Author Topic: Minister ignores concerns on unlicensed teaching aides  (Read 306 times)

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Offline thaiga

Minister ignores concerns on unlicensed teaching aides
« on: March 24, 2017, 01:57:31 PM »
Minister ignores concerns on unlicensed teaching aides

EDUCATION Minister Teerakiat Jareonsettasin has gone ahead with the plan to allow people without teaching licences to apply for assistant teacher posts, despite cautions from several academics.

Applications can be submitted from March 29 to April 4.

“There is a shortage of teachers in some fields. So there is no point complaining. You had better recommend solutions,” Teerakiat said yesterday.

He spoke up after several academics attacked the plan, arguing that teachers should only be recruited from teaching institutes that conduct five-year programmes, including one year of training.

The plan, which was introduced by the Office of Teachers and Education Personnel Commission and supported by Teerakiat, has offered successful applicants without teaching licences to teach first and take training courses to seek teaching licences later.

It is designed to attract capable people to the teaching profession, regardless of whether they are trained teachers.

Dr Amornwich Nakornthap, a prominent educator, complained yesterday that the plan was far from being a solution – but would be the cause of big problems that would soon emerge. “This plan would affect children across the country,” Amornwich said.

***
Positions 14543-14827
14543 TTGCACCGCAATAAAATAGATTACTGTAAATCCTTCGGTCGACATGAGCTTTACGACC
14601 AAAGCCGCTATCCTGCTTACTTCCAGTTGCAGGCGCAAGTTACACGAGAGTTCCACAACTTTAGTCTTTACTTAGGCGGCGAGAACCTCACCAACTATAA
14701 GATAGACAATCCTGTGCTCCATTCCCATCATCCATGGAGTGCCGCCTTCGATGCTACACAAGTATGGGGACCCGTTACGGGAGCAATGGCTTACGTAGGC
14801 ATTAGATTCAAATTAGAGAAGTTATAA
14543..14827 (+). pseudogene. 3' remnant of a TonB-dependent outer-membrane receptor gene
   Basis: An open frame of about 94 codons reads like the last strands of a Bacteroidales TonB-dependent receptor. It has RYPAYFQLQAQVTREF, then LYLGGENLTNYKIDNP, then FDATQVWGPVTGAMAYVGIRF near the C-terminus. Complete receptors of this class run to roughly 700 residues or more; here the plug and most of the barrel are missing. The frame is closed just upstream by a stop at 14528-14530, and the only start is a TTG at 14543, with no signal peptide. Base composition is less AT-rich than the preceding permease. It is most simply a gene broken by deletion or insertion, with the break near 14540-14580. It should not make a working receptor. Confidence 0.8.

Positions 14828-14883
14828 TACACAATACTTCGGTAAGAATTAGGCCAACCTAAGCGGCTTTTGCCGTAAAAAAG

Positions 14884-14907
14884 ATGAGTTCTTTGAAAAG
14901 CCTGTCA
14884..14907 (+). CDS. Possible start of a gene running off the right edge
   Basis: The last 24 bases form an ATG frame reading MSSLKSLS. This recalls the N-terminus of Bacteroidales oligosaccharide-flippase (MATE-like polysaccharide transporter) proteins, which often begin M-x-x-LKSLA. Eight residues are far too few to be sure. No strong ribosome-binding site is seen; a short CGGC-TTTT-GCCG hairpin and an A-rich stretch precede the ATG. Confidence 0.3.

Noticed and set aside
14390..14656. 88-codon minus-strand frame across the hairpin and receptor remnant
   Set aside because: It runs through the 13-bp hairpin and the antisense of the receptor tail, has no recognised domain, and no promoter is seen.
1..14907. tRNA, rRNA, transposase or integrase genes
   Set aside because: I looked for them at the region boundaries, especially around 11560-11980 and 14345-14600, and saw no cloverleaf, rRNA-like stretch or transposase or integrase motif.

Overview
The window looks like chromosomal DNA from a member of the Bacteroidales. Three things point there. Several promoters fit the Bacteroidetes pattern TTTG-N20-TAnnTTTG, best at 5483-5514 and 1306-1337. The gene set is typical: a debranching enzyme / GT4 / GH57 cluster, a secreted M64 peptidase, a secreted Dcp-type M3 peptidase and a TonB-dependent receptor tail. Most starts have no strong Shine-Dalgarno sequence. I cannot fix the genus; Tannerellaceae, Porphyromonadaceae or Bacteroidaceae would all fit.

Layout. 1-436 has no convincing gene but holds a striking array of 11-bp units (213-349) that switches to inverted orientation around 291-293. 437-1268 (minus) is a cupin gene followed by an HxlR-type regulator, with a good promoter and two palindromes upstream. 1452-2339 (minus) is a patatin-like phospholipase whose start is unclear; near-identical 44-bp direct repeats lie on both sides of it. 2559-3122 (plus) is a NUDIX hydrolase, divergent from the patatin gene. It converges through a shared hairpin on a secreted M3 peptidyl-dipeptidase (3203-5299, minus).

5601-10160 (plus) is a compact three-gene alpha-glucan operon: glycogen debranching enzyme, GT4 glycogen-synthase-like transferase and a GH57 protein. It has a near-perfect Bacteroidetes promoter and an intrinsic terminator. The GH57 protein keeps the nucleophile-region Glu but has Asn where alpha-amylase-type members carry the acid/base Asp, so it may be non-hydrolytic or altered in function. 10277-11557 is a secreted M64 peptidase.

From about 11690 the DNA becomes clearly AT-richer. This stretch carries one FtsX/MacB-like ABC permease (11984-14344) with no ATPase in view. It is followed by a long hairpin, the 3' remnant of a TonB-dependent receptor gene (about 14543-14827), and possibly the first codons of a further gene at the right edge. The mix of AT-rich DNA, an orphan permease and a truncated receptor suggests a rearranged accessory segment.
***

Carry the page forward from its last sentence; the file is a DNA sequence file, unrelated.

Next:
Asst Prof Athapol Anunthavo-rasakul, who teaches at Chulalongkorn University’s Faculty of Education, said at a seminar that Thailand was going to be the first country in the world to allow people without teaching training to teach first and get training later.

“In other countries, where there is shortage of teachers in a particular field, capable people from the field may get teaching training and then apply for a teaching job. But what Thailand is going to do will be the other way around,” he said.

Dr Pavinee Sothayapetch, also a lecturer at the CU Faculty of Education, said it was not right to send persons without basic teaching background to walk into classrooms and conduct classes.

The faculty hosted the seminar to discuss the new rule, which was introduced earlier this month, and its possible ramifications.

“I can’t agree with the move,” Prof Sompong Jitradub said, “Graduates from the fiveyear education course are instilled with ethics and teaching philosophies,” Sompong said. “These qualities are not something anyone has and are important to teachers.”

The Nation
Anyone who goes to a psychiatrist should have his head examined.
 
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Offline nan

Re:Govt backs down over jobs for unlicensed teachers
« Reply #1 on: March 28, 2017, 03:22:57 PM »
i see the Govt backs down over jobs for unlicensed teachers

http://www.nationmultimedia.com/news/breakingnews/30310546
ignorance does not help your post one bit but it probably says an awful lot about you.
 

 



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